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Focus On Aquatic Biotechnology

CHINA - Aquatic biotechnology is the focus of worldwide competition in aquatic science and technology, according to the outcome of a symposium in Beijing.

On 17 July, the 2011 Forum on Fishery Science and Technology: Symposium on Aquatic Biotechnology, sponsored by the Chinese Academy of Fishery Sciences, was opened in Beijing.

As introduced at the symposium, aquatic biotechnology has become not only the focus of worldwide competition in aquatic science and technology, but also the highlight of international exchange and cooperation.

This is due to its enormous value and great prospects in addressing critical scientific and technological issues for fisheries, such as breeding, reproduction regulation, disease prevention and control, germplasm resource conservation and endangered species protection, and water environment monitoring and pollution control, andaquatic biotechnology represented bygenomic research and development has developed into one of the fastest growing high-tech fields.

Zhang Xianliang, President of the Chinese Academy of Fishery Sciences, said in his remarks that although China had achieved obvious progress in the areas of:

  • functional gene screening and cloning
  • screening and application of molecular markers of important traits
  • genetic linkage mapping of aquatic animals
  • sex control and monosexual seed culture
  • molecular marker- or genetic marker-assisted selection
  • culture of embryonic stem cells of farmed aquatic animals and establishment of their cell bank

there remained a large gap between China and the world’s leading countries in terms of aquatic animals’ functional gene, development scale of key types of molecular marker, environmental genomics, comparative genomics, nutritional genomics and research on use of stem cell technology in protection of endangered aquatic species.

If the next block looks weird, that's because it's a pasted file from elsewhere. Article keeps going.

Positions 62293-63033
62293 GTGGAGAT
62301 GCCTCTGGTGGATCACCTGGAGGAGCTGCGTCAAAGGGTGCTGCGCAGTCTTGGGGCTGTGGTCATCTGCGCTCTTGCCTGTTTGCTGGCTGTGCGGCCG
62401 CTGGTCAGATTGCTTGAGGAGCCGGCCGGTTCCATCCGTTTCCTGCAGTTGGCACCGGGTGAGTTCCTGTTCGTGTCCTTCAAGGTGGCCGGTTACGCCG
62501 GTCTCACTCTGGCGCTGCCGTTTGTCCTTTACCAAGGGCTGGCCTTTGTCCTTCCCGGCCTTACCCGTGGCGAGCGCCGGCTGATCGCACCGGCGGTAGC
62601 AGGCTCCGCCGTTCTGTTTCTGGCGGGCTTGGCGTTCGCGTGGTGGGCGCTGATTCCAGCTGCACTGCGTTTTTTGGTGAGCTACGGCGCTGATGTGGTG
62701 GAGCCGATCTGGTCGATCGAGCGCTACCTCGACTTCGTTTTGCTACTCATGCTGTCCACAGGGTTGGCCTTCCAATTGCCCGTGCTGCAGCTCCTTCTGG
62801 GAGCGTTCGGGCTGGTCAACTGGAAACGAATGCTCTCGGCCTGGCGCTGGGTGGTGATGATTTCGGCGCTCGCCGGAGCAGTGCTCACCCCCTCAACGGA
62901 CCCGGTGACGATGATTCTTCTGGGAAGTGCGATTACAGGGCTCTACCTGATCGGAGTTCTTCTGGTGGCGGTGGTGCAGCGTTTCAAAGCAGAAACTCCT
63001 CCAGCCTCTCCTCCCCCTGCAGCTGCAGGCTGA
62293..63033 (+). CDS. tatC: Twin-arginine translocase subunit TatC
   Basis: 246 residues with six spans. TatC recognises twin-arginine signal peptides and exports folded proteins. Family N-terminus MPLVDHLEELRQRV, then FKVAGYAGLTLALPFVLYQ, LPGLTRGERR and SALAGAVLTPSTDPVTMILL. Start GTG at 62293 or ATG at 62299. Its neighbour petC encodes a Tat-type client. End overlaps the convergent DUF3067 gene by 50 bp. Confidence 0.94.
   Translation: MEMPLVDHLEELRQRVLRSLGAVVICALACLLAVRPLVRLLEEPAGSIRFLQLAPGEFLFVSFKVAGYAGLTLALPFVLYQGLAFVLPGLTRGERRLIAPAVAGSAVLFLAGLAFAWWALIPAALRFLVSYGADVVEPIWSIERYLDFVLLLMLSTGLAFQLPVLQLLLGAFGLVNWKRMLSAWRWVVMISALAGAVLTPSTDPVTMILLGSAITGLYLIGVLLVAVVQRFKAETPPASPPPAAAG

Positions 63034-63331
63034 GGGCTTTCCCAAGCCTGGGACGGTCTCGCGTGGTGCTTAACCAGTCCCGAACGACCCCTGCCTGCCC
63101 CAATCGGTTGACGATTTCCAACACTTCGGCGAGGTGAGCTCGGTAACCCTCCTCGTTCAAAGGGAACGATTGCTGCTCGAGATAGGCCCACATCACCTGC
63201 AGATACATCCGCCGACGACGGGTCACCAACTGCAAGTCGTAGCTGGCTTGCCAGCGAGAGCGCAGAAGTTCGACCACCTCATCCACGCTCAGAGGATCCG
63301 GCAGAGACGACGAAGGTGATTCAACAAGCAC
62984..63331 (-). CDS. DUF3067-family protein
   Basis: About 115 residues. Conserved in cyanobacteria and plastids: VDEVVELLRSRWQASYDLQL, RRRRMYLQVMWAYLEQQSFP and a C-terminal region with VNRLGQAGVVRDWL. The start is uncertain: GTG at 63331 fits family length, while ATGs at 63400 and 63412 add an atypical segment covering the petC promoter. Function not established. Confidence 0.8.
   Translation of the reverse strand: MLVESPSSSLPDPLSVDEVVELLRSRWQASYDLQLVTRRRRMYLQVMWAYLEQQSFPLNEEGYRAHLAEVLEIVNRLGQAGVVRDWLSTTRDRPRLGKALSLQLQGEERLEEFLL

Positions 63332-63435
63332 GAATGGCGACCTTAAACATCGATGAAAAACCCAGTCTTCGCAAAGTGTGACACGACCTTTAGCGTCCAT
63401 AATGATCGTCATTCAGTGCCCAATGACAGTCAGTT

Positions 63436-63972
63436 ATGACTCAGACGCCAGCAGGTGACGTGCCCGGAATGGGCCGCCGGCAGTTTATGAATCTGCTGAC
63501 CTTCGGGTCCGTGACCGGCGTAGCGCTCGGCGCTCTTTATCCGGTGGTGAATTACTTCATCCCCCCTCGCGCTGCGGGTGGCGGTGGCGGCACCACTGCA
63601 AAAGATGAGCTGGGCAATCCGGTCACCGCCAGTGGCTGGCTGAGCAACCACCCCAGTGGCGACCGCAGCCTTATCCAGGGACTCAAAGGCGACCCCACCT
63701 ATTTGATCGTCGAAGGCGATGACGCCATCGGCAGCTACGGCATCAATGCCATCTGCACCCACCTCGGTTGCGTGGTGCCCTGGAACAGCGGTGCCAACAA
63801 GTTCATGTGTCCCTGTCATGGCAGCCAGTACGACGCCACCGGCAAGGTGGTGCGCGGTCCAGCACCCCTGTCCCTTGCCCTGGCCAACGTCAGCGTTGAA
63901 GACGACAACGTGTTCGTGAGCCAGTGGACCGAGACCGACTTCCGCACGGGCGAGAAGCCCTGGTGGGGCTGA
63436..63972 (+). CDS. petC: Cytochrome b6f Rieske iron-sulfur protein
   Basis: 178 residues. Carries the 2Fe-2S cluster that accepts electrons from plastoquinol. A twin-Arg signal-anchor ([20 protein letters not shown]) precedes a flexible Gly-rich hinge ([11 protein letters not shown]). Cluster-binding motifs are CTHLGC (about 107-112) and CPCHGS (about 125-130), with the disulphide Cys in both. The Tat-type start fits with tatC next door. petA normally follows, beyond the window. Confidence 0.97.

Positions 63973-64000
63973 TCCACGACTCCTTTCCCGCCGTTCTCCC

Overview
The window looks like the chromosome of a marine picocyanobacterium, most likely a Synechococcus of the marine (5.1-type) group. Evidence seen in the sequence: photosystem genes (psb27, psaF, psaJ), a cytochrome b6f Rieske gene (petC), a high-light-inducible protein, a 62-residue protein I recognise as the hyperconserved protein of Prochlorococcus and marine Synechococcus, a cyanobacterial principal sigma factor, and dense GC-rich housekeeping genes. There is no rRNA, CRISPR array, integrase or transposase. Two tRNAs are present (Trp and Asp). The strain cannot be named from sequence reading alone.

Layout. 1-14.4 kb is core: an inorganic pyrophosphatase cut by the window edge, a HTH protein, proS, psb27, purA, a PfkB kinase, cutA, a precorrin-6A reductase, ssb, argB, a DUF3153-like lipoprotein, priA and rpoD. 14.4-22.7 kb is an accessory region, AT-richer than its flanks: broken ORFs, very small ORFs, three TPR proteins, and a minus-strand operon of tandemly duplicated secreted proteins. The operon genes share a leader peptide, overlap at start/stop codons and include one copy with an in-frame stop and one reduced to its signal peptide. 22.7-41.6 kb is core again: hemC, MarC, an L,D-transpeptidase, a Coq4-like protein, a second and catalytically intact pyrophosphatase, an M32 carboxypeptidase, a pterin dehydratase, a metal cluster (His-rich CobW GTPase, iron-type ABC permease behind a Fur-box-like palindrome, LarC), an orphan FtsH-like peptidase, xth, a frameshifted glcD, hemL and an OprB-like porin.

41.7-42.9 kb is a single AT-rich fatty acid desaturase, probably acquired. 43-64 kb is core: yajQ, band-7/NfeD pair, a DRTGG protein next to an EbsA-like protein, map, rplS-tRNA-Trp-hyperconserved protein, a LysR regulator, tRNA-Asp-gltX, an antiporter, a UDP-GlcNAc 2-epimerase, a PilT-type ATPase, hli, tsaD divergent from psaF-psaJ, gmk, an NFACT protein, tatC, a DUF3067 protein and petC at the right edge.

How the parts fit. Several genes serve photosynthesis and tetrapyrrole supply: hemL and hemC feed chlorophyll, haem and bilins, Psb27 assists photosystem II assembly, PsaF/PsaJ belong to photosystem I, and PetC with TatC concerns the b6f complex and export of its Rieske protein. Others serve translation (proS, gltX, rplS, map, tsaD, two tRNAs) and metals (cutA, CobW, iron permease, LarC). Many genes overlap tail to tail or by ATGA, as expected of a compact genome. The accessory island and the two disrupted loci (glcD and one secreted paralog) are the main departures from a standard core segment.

According to Shi Yanquan, Deputy Director General of the Department of Science, Technology and Education of the Ministry of Agriculture (MOA), recent years have witnessed significant progress in major genetically modified organisms (GMO) projects in China.

Specifically, 36 varieties of insect-resistant transgenic cotton have been developed, and insect-resistant transgenic rice andtransgenic phytase corn granted GMO safety certificates; a number of important genes with economic traits, such as nutritional quality, drought resistance, salinity and alkalinity tolerance, heat tolerance, and efficient use of nutrients, have been acquired, and a range of functional genes with independent intellectual property rights and important application value screened out; an array of new high-throughput precision testing techniques have been developed and a series of technical standards for GMO safety assessment and testing formulated, which has substantially improved the country’s ability to secure GMO safety; and the whole genome sequence maps of oyster and carp have been completed, indicating that China's aquaculture research has formally entered the era of genome.

the Fish Site Editor

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